In a way, it’s like TV. NBC doesn’t play the same show all day long, but if you watch the same show often enough you know when it airs. Same thing with WTJU. Peter Welch and Professor Bebop can always be found beginning at 9 on Friday nights, thank goodness.

  11. > Charlottesville does not have a decent radio

    > station for older people to listen to music.

    why, aren’t old people allowed to listen to the

    same music as everyone else?

  12. i’d have to say WTJU is definitely better than most people give it credit for. whenever i’m driving around cville scanning through radio stations, i always stumble across something interesting on 91.1 … good indie-rock, glitchy electronic music, smart hip-hop, psychadelic noise, whatever. always unexpected and appreciated.

  13. The second article reminds me of something that happened about a year ago. SFX, now called Clear Channel Entertainment, handled DMB’s tour that started here in our fair ville.

    Surprisingly (!), 3WV had to purchase tickets to give them away to their listeners, while WUMX, The Mix 107.5, amazingly and incredibly had front row seats to give away to theirs, and promoted the daylights out of that fact.

    As a sidebar, DMB barely scratched the Mix playlist at the time, while 3WV has been on the Dave Bandwagon since the beginning.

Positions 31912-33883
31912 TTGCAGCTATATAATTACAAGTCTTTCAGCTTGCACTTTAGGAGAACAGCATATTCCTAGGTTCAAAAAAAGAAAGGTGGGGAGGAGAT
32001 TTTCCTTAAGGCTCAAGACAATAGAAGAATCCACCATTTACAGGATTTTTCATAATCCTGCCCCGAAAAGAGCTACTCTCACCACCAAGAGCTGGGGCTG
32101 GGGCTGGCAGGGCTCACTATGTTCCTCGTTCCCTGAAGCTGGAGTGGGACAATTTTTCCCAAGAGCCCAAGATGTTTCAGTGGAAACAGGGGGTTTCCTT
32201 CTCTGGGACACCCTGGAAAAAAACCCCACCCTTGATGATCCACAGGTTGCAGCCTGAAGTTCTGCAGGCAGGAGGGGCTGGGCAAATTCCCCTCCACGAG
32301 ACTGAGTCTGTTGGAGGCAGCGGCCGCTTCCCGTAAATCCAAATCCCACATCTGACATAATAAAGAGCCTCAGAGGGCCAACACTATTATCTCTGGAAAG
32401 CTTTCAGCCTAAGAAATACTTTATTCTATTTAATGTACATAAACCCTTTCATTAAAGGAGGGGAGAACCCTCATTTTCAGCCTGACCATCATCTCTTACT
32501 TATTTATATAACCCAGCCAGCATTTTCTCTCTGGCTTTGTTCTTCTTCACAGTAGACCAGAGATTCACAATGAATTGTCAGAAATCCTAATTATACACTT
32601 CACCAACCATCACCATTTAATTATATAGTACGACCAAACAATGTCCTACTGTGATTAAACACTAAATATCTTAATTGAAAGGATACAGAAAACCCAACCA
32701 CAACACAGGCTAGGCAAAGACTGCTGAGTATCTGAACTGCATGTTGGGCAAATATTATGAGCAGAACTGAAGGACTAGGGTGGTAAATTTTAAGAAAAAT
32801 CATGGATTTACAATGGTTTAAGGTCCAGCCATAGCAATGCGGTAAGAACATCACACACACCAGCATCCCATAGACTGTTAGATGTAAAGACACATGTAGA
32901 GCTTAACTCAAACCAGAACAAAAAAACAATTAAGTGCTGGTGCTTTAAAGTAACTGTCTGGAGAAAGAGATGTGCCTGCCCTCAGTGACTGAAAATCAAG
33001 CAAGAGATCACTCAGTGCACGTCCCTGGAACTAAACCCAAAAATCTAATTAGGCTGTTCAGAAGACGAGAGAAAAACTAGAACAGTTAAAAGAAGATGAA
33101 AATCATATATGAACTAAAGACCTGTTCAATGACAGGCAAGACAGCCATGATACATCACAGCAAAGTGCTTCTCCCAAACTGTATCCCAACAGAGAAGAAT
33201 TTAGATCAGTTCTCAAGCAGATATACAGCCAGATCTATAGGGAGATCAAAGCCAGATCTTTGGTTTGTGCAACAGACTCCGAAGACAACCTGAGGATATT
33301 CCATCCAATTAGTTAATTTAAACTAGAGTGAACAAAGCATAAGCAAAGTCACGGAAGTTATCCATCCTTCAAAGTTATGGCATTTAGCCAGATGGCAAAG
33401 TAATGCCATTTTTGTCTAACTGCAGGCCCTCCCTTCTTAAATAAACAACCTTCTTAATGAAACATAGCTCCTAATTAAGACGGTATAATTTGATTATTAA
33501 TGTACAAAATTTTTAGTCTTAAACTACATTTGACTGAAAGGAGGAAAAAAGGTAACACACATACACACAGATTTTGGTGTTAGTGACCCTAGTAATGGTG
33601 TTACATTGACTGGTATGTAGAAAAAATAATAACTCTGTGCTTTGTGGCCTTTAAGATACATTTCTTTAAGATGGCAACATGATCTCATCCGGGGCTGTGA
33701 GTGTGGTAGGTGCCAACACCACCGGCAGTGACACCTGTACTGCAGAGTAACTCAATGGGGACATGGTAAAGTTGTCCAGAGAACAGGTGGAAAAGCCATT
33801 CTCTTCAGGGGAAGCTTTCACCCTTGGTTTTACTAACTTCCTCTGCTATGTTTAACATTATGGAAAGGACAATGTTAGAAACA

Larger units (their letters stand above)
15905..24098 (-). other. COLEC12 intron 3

Maybe it’s just the cynic in me, but the fact that Clear Channel has been trying to purchase WUMX for a couple of years, and the fact that Clear Channel owned then-SFX, wouldn’t have anything to do with that, would it?

  14. There used to be an Oldies station that was actually quite good – Oldies 102.3. Bought by Clear Channel. Now it’s The Fox 102.3, playing all your favorite classic rock, with the most horrendous morning team I think I’ve ever heard.

  15. I’m all for the independents, but to play Devil’s Advocate for a moment

    What’s wrong with a company that can promote records (trade publications); play the records (radio statons); advertise them (billboards); and host the shows (venues)? True Multi-Media!?

  16. What’s wrong with a company that can promote records (trade publications); play the records (radio statons); advertise them (billboards); and host the shows (venues)? True Multi-Media!?

    Parlez-vous “monopoly?”

  17. Don’t you mean to say:

    <i>Fight the cofiscated-tax-dollar-driven homogenization of our art and culture by LISTENING TO GOVERNMENT RADIO!!!! </i>